Due to deforestation, the effective strength of Western Ghats has lessened causing erratic and unpredictable patterns to monsoon rains…reports Asian Lite News.
As world leaders discuss climate change in Glasgow, the UK-Kerala Business forum and Friends of Kerala MPs are urging the Kerala government to take action to mitigate the damage caused to Western Ghats mountain range — the root cause of recurrent floods occurring in Kerala since 2016.
The UK-Kerala Business Forum plans to submit a memorandum to Kerala Chief Minister Pinarayi Vijayan urging action to bring Western Ghats to its former splendour.
The Western Ghats, a mountain range extending through India’s west coast, play a major part in the state’s climate. The Western Ghats influence Kerala’s weather patterns by intercepting the moisture-laden monsoon winds that sweep in from the Southwest during late summer.
The front end of Western Ghats is in the southern part of Kerala. The monsoon used to hit Kerala on the first week of June, then slowly move to Tamil Nadu, Karnataka, Goa and Maharashtra in an orderly and predictable fashion, controlled by this thick lush green mountain range.
Due to deforestation, the effective strength of Western Ghats has lessened causing erratic and unpredictable patterns to monsoon rains.
Anamudi, standing at an altitude of over 2695 meters above sea level, is the highest mountain Western Ghats, just 13 km from Munnar, a popular holiday destination in the Idukki district of Kerala. Successive governments in Kerala authorised construction projects including several tourism projects and allowed deforestation on a massive scale in this area. Munnar alone has about 1000 hotels.
Virendra Sharma MP, the patron of UK-Kerala Business Forum, who is also the chair of the Indo-British All Party Parliamentary Group said, “Acting on climate change is not an option it is a necessity. For far too long we have treated the planet as an obstacle to be overcome, we are reaping the ‘fruits’ of that behaviour. Preserving the best of our environment has to be our immediate aim. Kerala is a beautiful place we must do our best to keep it that way for our children and generations to come, so they can see the natural splendour of the place too.”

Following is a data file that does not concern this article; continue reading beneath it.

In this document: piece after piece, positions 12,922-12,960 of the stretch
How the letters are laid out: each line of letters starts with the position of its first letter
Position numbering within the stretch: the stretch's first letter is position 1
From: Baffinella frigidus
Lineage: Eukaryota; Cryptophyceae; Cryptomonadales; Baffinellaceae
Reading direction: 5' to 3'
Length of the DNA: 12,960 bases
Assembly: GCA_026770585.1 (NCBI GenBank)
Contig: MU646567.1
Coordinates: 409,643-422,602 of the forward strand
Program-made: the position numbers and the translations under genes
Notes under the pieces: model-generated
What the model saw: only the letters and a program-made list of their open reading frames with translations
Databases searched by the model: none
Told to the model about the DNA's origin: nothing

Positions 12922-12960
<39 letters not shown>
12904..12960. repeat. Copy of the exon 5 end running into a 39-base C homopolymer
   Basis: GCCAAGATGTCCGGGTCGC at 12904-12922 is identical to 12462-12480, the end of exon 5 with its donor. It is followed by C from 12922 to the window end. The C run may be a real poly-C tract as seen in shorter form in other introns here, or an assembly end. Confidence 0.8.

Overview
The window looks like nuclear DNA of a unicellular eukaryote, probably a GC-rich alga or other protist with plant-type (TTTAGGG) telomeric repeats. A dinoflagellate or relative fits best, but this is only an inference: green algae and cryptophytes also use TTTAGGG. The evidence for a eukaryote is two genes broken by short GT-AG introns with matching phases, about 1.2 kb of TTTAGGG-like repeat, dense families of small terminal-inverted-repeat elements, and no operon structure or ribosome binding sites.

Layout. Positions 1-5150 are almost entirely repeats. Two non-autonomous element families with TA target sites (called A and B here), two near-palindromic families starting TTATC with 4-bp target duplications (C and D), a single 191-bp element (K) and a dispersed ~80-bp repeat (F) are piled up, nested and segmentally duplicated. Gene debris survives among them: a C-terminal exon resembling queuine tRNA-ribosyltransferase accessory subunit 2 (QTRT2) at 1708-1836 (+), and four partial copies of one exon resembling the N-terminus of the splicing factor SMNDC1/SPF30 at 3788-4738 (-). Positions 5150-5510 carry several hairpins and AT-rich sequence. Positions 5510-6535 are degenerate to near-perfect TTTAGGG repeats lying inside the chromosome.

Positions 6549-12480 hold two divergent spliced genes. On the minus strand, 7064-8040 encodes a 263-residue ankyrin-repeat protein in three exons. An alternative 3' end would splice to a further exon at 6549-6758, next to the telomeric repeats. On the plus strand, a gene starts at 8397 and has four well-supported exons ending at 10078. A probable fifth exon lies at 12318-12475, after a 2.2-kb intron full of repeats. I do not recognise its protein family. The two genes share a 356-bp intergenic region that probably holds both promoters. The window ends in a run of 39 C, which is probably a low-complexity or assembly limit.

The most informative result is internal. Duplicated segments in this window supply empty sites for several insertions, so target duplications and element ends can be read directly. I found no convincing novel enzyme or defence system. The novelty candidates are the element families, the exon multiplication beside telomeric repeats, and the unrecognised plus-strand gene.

Stephen Timms MP for East Ham, who has close links with the Malayalee community said, “The beauty of Kerala is renowned around the world, and I made an unforgettable visit to the hills of Kerala myself. The state is deeply vulnerable to climate change. As world leaders meet in Glasgow to hammer out a global response, I hope there will be an effective response to the environmental challenges from the state authorities too.”
The Scottish National Party MP, Martyn Day, who had supported and raised funds to the Kerala Chief Minister’s Relief Fund following the worst flood in 2018 said: “Deforestation is something which we all must play our part in tackling”.
“Tree planting for the future is a very positive step to take as Scotland has demonstrated in recent years and I would encourage all nations to do more”
The memorandum also urged the Kerala Government to put pressure on neighbouring state governments to stop all construction projects in all parts of the Western Ghats, including the proposed railway line project approved by the Karnataka State.
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